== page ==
So Intel, in their later series, as they got past the 3.0GHz threshold, were no doubt coming up against heat problems.

    An independent tech group did a test on them as they (the 3.6GHz 560 series) were the first Intel processors to have the built-in throttling down to 1.5GHz when the processor started getting hot. Intel was under pressure to compete with AMD and were hitting the heat wall with their current technology. The same is happening to even a worse degree as they've cancelled the 4.0GHz processor that was planned to hit the market and prudently they went back to the drawing board.

    This tech group had a video out showing how they performed the tests and showed the 560 throttling down to the 1.5GHz speed under normal gaming stress. The only answer they could come up with was to use Arctic Silver 5 thermal compound instead of the crappy, easy for Intel to factory install, black thermal tape. The use of the better heat conducting Arctic Silver 5 thermal compound really reduced the heat problem. It was their only answer (or work-around/Band-Aid approach) to Intel's problem. They showed the before and after heat measurements and they weren't associated with the Arctic Silver company whatsoever. I use the silicone stuff that I bought from Radio Shack (it only came in a 2 pack... I'll have this damn stuff forever!!) but my model processors don't have any exaggerated heat problems.

    We at the Alienware forums posted the video link to the moderators at the Alienware tech support forum and suggested they try the "solution" to the overheating problem. Whether or not they did I don't know... they wouldn't admit that there was a problem with the processor when obviously there was. They didn't want to admit to any liability since they're an agent for Intel and are responsible. It would have cost them and/or Intel a lot of money to replace all those processors!

    So if you can't get your 3.4GHz processor to run at normal temp specs.... 36-40*C at idle and under 65*C under stress then I would recommend that you buy some Arctic Silver 5 thermal compound and apply that per directions. That is a very thin film of it between the heatsink and processor.... making sure that it's evenly or flatly mated together, the heatsink onto the processor.

    If I had your computer here and access to the Internet (it's tough/dangerous to work on a computer when you can't get online to troubleshoot etc.!!) I would clean it up properly, reseat your HSF and processor with Arctic Silver 5, clear your CMOS and update the BIOS to the latest version and get in there and start messing around with the settings. After further familiarizing myself with your AA8XE motherboard at the various ABit forums that pepper the Internet and thoroughly reading the user manual.

    BIOS Version: 2.6
    Released Date: 2006-06-08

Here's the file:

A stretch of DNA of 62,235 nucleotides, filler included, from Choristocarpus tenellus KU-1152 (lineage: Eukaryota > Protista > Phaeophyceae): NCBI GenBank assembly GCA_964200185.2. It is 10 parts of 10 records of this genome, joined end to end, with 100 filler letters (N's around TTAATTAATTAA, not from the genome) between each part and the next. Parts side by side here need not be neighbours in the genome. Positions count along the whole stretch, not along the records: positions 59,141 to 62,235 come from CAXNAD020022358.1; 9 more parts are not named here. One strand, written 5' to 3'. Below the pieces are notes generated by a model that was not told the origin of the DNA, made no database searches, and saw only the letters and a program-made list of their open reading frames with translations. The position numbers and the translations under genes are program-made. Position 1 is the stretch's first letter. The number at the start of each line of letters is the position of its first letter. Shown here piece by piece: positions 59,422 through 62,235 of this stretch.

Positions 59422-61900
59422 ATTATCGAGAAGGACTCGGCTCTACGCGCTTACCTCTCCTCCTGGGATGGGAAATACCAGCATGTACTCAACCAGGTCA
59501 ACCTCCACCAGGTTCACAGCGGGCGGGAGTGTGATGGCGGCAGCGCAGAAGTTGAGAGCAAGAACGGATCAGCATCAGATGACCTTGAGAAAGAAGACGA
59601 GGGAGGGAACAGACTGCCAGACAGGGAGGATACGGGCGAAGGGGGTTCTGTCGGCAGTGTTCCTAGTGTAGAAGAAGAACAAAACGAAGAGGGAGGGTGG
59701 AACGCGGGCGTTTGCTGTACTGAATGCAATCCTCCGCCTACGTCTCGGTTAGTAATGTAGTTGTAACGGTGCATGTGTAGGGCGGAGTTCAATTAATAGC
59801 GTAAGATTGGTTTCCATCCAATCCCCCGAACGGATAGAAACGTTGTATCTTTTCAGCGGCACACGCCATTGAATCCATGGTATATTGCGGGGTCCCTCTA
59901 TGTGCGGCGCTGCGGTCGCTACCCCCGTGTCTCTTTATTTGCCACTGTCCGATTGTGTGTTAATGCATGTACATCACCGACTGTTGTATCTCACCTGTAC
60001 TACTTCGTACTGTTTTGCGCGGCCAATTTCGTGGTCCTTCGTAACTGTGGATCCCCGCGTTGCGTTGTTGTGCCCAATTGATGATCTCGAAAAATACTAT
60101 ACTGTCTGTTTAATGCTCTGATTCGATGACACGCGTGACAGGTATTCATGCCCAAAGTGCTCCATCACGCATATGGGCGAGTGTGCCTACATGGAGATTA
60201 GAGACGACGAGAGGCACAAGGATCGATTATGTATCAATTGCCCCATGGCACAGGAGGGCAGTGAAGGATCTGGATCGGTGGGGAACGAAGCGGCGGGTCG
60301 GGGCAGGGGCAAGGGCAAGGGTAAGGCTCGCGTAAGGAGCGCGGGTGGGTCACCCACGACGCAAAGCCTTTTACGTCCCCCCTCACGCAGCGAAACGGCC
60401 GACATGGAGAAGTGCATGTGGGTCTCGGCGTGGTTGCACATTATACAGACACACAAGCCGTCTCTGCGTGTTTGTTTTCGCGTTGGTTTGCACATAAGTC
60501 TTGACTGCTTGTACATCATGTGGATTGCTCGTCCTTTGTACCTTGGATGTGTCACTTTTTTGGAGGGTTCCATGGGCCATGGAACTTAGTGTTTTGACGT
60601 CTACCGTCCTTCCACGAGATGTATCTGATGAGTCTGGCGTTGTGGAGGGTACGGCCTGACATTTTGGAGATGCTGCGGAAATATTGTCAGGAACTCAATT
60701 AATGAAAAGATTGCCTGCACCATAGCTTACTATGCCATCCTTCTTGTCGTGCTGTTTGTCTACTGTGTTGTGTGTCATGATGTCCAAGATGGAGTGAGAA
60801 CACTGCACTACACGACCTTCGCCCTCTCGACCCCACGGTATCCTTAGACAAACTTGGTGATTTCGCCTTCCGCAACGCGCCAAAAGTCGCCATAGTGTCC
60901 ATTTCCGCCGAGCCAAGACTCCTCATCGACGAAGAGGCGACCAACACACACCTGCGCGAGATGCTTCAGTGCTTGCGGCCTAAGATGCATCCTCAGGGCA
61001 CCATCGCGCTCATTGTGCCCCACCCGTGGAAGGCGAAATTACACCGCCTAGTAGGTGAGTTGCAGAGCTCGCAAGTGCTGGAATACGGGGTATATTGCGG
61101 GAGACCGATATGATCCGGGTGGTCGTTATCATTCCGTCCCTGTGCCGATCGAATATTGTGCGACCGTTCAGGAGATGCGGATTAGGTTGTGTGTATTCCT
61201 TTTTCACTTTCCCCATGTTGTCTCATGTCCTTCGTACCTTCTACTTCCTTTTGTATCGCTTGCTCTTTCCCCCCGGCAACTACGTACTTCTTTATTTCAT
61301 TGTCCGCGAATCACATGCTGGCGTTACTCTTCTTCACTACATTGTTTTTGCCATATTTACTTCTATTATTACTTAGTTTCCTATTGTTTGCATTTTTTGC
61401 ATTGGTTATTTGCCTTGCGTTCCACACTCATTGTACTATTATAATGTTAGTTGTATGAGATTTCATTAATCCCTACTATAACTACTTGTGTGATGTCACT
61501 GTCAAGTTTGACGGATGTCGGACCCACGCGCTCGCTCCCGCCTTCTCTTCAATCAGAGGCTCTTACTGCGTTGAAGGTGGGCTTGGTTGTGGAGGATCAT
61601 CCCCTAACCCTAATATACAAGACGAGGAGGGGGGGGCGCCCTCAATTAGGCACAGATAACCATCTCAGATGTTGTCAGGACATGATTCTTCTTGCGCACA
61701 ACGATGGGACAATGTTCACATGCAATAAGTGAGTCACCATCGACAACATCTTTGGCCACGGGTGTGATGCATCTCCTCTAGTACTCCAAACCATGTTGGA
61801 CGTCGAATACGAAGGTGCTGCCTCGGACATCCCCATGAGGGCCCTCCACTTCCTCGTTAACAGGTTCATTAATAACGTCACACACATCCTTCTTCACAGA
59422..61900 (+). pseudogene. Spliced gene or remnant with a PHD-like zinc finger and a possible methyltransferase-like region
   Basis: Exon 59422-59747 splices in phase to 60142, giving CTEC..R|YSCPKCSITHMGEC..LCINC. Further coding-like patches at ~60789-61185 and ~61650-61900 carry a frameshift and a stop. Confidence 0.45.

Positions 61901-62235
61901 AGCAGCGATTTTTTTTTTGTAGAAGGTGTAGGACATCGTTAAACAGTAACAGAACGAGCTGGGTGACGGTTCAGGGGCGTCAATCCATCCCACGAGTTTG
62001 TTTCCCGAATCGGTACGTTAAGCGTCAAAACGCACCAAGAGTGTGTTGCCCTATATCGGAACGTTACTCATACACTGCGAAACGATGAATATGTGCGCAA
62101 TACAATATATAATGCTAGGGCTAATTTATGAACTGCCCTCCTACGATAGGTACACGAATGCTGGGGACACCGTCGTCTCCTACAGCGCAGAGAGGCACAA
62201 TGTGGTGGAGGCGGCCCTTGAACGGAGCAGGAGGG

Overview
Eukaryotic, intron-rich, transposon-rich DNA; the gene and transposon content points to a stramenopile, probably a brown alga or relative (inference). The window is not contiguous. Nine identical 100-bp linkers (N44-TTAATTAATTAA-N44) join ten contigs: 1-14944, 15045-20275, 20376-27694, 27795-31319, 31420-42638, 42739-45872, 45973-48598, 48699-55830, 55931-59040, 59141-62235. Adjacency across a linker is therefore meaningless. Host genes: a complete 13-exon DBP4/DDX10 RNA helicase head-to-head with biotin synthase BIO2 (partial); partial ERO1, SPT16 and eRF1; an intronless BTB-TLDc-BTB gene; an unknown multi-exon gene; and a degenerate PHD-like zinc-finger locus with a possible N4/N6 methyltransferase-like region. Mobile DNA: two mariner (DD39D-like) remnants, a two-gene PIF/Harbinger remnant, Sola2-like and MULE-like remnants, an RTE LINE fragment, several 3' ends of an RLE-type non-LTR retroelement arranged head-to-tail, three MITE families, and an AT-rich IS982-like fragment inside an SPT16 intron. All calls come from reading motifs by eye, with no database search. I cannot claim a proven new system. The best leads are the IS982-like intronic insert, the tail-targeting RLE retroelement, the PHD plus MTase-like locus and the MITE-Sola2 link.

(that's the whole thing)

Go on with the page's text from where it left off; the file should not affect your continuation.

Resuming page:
File Size: 352 KB
    Download Time (56K): 51.5 sec
    Description:
    Enhanced compatibility with certain memories.
    BIOS compiled date: 06/08/2006
    It's a new BIOS update, just 7 months old for your 3 year old motherboard so may have some fixes and advantages to it. Ya never know. Sometimes you need to go back to an older version. Especially if you haven't freshly formatted and clean installed XP and installed the latest motherboard drivers and may have some problems such as hidden viruses and malware or bad sectors on your active hard drive etc. But I enjoy messing around with computers as long as I have another working one here and Internet access.

    But if your computer is running okay and you haven't messed around with flashing BIOS' or troubleshooting stuff in the past then I wouldn't advise bothering with it. The "If it ain't broke, don't fix it theory".

    Bob.
    "Be kind, for everyone you meet is fighting a great battle." - Philo of Alexandria

  9. #9
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    Don't forget.. He's running Mandrive, or is it Unbutu

  10. #10
    Senior Member mr_coffee's Avatar
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    Paton, I run Mandriva on 1 harddrive and windows xp on the other so I can still play games!

    Bob, I downloaded that program and updated but I can't find any thing that shows my temp just fan speed.

    The choices i have are:
    OC guru
    Guru Clock
    Flash Menu
    Abit EQ
    Black Box

    They all open up except the Guru Clock when i click on it, it seems to load and yet nothing is displayed not even on the task menu, i also checked my running processes and I can't seem to find it running in the background (the Guru clock)

    Any ideas what program I should run to view the temp?

    WHoops n/m i found it!


    Here is a screenshot of what everyting is without running my game but the system has been on for a day:


    Ill get naother screen shot in a bit after play a match of Company of Heros
    Injured:10-16-04